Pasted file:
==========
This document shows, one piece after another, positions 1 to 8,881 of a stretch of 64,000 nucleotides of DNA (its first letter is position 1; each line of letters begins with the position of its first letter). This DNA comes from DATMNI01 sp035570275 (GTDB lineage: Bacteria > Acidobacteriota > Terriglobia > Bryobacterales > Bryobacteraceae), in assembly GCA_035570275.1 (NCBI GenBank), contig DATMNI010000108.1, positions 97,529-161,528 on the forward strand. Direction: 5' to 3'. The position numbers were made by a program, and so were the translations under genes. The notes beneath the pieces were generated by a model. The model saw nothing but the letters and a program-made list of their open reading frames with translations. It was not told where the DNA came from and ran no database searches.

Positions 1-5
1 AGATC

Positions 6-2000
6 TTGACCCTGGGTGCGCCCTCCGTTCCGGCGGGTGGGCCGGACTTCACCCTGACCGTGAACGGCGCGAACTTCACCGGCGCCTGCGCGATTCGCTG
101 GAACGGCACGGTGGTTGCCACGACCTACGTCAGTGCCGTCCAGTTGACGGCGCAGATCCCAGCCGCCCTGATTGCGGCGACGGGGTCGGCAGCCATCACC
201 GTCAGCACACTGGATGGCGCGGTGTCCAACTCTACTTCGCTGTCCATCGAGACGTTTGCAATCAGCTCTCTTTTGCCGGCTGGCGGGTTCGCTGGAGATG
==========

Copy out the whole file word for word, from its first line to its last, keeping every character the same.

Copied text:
This document shows, one piece after another, positions 1 to 8,881 of a stretch of 64,000 nucleotides of DNA (its first letter is position 1; each line of letters begins with the position of its first letter). This DNA comes from DATMNI01 sp035570275 (GTDB lineage: Bacteria > Acidobacteriota > Terriglobia > Bryobacterales > Bryobacteraceae), in assembly GCA_035570275.1 (NCBI GenBank), contig DATMNI010000108.1, positions 97,529-161,528 on the forward strand. Direction: 5' to 3'. The position numbers were made by a program, and so were the translations under genes. The notes beneath the pieces were generated by a model. The model saw nothing but the letters and a program-made list of their open reading frames with translations. It was not told where the DNA came from and ran no database searches.

Positions 1-5
1 AGATC

Positions 6-2000
6 TTGACCCTGGGTGCGCCCTCCGTTCCGGCGGGTGGGCCGGACTTCACCCTGACCGTGAACGGCGCGAACTTCACCGGCGCCTGCGCGATTCGCTG
101 GAACGGCACGGTGGTTGCCACGACCTACGTCAGTGCCGTCCAGTTGACGGCGCAGATCCCAGCCGCCCTGATTGCGGCGACGGGGTCGGCAGCCATCACC
201 GTCAGCACACTGGATGGCGCGGTGTCCAACTCTACTTCGCTGTCCATCGAGACGTTTGCAATCAGCTCTCTTTTGCCGGCTGGCGGGTTCGCTGGAGATG